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Patent Searching and Data


Title:
TOOLING BASE
Document Type and Number:
WIPO Patent Application WO/2019/083623
Kind Code:
A1
Abstract:
A tooling base that is an improvement over current designs in the form of simplified number of parts, easier manufacturing of parts and that can be actuated for clamping and releasing a tooling fixture by pneumatic, other computer controlled means as well as manually is described. The tooling base uses clamping fixtures that are spring loaded to press cleats into recesses on alignment studs that locate and hold any variety of tooling fixtures to the base.

Inventors:
TAYLOR, Chris (7140 Engineer Road, San Diego, CA, 92111, US)
GRANGETTO, Steve (7140 Engineer Road, San Diego, CA, 92111, US)
LANE, Adam (7140 Engineer Road, San Diego, CA, 92111, US)
Application Number:
US2018/050128
Publication Date:
May 02, 2019
Filing Date:
September 09, 2018
Export Citation:
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Assignee:
FIFTH AXIS, INC. (7140 Engineer Road, San Diego, CA, 92111, US)
International Classes:
B23Q3/10; B23Q1/00; B23Q3/18; B25B1/24; F16B2/12
Foreign References:
US20040256780A12004-12-23
US9902033B12018-02-27
US5167405A1992-12-01
US20080061486A12008-03-13
Other References:
5TH AXIS WORKHOLDING: "RockLock-Precision Quick Change System (5th Axis Workholding)", YOUTUBE, 30 June 2017 (2017-06-30), pages 1, XP054979506, Retrieved from the Internet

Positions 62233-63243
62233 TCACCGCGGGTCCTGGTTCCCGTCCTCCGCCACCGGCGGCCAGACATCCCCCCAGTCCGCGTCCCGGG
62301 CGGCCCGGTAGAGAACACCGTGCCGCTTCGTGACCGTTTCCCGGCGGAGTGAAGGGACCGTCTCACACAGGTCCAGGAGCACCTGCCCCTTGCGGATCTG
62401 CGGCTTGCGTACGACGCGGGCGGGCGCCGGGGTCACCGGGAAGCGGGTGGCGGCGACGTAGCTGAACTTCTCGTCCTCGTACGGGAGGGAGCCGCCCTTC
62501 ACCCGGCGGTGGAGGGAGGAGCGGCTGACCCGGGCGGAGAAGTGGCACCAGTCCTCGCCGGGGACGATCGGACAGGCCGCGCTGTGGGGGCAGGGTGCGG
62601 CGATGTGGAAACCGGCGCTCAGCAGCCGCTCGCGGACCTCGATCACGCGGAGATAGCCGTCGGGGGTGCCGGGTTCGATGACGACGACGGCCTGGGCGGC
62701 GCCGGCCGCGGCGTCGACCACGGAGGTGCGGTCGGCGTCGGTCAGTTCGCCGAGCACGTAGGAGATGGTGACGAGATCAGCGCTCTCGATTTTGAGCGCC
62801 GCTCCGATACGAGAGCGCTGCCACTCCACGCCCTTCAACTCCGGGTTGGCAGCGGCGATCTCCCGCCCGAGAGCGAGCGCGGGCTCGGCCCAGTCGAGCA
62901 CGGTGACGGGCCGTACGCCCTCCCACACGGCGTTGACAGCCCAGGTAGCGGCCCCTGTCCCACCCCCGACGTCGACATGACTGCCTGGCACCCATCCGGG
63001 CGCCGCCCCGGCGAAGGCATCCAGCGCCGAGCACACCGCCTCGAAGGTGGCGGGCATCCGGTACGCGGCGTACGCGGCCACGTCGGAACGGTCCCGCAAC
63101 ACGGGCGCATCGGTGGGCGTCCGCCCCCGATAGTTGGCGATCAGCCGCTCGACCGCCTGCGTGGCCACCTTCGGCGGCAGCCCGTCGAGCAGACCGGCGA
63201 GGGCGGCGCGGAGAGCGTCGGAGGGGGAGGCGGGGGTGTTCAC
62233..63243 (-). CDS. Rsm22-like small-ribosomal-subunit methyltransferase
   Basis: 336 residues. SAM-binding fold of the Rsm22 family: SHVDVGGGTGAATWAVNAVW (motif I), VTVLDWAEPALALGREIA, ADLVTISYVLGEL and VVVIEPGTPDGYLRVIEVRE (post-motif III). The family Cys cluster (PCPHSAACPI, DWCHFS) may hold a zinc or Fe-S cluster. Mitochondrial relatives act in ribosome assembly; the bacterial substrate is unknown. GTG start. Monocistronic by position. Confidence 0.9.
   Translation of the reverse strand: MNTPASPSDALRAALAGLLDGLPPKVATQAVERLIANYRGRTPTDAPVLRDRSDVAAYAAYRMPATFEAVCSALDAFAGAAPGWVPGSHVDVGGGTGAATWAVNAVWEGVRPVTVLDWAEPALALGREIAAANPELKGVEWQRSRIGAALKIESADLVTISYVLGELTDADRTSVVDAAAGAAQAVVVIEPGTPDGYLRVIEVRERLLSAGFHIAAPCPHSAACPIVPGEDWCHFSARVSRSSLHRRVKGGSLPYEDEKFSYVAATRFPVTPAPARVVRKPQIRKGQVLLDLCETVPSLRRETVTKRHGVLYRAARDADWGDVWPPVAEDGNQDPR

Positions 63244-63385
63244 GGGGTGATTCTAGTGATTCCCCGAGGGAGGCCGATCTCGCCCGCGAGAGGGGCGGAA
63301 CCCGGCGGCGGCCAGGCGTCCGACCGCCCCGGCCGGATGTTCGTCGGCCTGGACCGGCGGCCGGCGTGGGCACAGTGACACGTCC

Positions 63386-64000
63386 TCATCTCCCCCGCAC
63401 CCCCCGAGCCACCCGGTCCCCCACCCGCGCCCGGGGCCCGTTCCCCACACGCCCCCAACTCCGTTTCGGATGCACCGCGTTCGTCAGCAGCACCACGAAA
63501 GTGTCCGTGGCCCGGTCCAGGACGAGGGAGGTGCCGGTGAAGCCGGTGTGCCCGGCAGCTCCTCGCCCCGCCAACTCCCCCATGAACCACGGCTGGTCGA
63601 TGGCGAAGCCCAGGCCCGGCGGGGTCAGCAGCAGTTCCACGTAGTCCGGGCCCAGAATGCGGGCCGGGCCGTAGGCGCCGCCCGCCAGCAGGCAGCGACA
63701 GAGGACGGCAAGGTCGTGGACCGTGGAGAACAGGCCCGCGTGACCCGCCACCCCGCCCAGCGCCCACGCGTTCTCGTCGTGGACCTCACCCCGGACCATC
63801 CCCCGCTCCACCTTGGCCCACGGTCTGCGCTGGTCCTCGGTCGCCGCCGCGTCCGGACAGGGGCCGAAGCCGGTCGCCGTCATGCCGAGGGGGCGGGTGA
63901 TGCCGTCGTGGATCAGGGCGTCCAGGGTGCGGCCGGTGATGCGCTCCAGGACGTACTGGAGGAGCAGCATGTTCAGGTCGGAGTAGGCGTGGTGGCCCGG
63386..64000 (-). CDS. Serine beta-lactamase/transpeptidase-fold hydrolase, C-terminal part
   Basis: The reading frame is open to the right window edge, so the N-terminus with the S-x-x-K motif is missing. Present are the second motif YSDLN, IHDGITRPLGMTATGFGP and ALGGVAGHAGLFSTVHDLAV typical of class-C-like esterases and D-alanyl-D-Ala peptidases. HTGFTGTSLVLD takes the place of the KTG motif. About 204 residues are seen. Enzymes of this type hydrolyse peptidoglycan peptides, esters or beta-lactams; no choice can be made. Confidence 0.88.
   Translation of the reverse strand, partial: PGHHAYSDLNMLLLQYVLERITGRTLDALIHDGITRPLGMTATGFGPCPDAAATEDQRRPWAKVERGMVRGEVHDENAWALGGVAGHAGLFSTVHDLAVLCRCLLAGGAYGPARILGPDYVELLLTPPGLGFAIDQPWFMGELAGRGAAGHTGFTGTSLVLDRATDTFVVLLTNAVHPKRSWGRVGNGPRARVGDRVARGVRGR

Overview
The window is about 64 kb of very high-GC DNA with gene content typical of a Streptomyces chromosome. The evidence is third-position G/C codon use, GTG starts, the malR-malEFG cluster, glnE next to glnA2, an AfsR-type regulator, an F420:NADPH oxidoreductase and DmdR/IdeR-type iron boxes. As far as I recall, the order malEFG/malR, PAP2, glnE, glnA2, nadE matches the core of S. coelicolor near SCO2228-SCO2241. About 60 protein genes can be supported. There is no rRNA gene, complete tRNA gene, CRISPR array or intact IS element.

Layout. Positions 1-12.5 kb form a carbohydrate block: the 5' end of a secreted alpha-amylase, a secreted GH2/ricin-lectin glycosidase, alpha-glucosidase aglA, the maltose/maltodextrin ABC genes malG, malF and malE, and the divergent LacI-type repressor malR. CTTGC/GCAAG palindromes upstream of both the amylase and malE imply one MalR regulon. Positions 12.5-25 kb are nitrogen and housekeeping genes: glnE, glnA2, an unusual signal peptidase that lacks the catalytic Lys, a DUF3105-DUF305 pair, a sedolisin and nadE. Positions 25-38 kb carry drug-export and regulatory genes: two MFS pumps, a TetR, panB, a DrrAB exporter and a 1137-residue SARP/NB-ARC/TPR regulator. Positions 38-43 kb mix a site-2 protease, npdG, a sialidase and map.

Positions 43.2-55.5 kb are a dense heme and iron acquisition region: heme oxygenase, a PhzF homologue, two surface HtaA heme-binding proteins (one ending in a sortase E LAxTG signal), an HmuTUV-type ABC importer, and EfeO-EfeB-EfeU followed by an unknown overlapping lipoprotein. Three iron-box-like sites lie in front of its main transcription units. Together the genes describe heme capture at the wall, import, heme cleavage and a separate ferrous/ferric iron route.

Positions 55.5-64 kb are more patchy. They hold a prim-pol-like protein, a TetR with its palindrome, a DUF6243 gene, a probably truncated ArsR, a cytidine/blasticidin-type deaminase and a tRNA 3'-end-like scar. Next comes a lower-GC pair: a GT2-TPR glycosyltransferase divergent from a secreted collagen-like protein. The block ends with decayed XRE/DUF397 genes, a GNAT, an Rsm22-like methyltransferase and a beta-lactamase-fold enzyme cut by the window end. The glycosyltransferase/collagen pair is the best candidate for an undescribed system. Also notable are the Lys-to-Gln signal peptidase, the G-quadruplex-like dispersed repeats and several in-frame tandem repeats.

Attorney, Agent or Firm:
WISNOSKY, Mark (P.O. Box 24, Palomar Mountain, CA, 92060, US)
Download PDF:
Claims:
What is claimed is:

1. A tooling base for removably aligning and attaching a tooling fixture to a work surface of a machine comprising:

a) a base housing attached to the work surface of the machine, the base housing having a top surface, a bottom surface and a plurality of vertical side surfaces, an interior and tooling holes in the top surface, the tooling holes fitted with at least one alignment stud, each of the at least one alignment studs having an indentation and the alignment studs attached to the tooling fixture,

b) a clamping fixture fit inside the base housing and fixed to one of the plurality of vertical side surface, the clamping fixture including at least one tapered region, the at least one tapered region sized and shaped to fit the indentation on the at least one alignment stud, and, when pressed and held against the indentation locks the alignment stud in place, the clamping fixture further including at least one spring having a first end that contacts the clamping fixture, and, a second end of the spring pressing against one of the plurality of vertical side surfaces of the tooling base, and the spring provides a force to press and hold the at least one tapered region of the clamping fixture against the indentation on the at least one tooling stud thereby locking the alignment stud in place within the tooling base, and, the clamping fixture further including a contact surface that when pressed compresses the spring and disengages the at least one tapered region on the clamping fixture from the indentation on the alignment stud and release the alignment stud from the tooling base, and,